Relationships

On Gratitude

By: Jim Bruce
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Several weeks ago while reading the Leading News leadership letter I found today’s reading “On Gratitude.”  It’s author, Patricia Wheeler <Patricia Wheeler Patricia@thelevingroup.com>, is an executive and team coach who helps smart people become more effective leaders.

The Flight from Conversation

By: Jim Bruce
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Today’s reading is “The Flight from Conversation”by Sherry Turkle.  The article appeared in the April 21, 2012 edition of the New York Times.  Professor Turkle is a psychologist and Abby Rockefeller Mauzé Professor of the Social Studies of Science and Technology at MIT.  She is the author of a number of books including “Alone Together:  Why We Expect More From Technology and Less From Each Other.”  If you’d like to hear Professor Turkle speak on this subject, check out her TED talk at <

How to Really Listen

By: Jim Bruce
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We all need to have a “listening” tune-up from time-to-time.  Today’s reading “How to Really Listen”serves that purpose.  The article is from the Harvard Business Review Blogs and was written by Peter Bergman, author (“Get the Right Things Done”) and strategic advisor to CEOs and their leadership teams.

Listening is hard, one or the hardest of the routine things we have to do each day.

I Was Impossible, but Then I Saw How to Lead

By: Jim Bruce
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For today’s Tuesday Reading, we turn to an Adam Bryant interview of Brown University President Ruth J. Simmons which appeared in the December 3, 2011 NYTimes.  IT Leaders Coach Greg Anderson called this interview – which can be found at <http://nyti.ms/tw4lR0> – to my attention.  It seemed to be a particularly fitting way to begin the New Year.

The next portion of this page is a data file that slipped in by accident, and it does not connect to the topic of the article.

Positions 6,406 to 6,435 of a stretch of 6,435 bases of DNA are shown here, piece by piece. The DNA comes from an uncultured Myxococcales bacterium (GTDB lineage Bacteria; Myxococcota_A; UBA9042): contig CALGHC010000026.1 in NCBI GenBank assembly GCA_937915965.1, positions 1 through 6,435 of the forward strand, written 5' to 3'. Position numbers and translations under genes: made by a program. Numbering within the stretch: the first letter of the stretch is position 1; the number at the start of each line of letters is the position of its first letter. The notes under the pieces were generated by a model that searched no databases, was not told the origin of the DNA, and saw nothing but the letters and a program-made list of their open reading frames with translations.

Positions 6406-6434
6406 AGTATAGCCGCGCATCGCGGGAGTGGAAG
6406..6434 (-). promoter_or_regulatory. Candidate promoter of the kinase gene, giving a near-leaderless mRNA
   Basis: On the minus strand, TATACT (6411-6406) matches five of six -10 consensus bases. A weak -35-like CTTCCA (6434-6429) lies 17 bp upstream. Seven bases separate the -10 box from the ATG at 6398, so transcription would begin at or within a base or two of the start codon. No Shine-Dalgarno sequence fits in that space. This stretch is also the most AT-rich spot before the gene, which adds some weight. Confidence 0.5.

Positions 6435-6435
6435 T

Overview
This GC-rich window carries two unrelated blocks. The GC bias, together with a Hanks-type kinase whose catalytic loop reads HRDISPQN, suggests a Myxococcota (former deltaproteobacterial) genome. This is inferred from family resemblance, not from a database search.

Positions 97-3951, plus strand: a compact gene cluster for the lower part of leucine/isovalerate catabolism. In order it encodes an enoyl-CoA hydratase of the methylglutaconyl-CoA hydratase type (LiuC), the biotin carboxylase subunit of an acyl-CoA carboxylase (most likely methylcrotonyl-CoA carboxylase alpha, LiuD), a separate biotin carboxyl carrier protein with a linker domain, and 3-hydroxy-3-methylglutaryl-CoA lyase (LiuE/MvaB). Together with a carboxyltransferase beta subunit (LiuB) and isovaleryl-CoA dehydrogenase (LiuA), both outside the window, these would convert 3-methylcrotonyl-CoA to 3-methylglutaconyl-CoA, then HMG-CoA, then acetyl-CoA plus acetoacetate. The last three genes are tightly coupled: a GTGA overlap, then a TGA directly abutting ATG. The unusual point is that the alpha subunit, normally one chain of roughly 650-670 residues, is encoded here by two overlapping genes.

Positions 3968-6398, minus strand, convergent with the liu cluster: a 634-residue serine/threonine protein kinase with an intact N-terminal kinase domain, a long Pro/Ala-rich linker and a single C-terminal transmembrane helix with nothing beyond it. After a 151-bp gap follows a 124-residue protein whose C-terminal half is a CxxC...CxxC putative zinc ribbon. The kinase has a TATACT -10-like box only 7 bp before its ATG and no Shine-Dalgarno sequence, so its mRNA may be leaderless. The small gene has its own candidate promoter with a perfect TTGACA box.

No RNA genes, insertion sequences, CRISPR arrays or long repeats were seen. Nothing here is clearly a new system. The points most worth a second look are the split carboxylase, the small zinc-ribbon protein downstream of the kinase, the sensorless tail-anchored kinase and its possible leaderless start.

Fundamentally, the column is President Simmons’ leadership journey.  Some of the key lessons I found in the piece are:

The Secret of Dealing with Difficult People: It’s About You

By: Jim Bruce
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Today’s reading “The Secret of Dealing with Difficult People:  It’s About You” comes from Tony Schwartz’s blog at the Harvard Business Review.  Schwartz is the president and CEO of The Energy Project and the author of Be Excellent At Anything. 

Almost everyone of us has someone who routinely triggers us.  It may be the cynic in your group.  It could be someone who doesn’t listen.  Or, someone who takes credit for your work.  And the list is endless.

Steve Jobs

By: Jim Bruce
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Steve Jobs died last Wednesday.

Since then, tens of thousands of words of tribute and remembrance have been written along with other similar expressions for this man who on one hand was very human – "much more ... a real person than most people knew" (Dr. Dean Ornish) – with a tremendous love for his wife and children, and on the other was an innovator, likely the greatest innovator who has lived or will live in our time.

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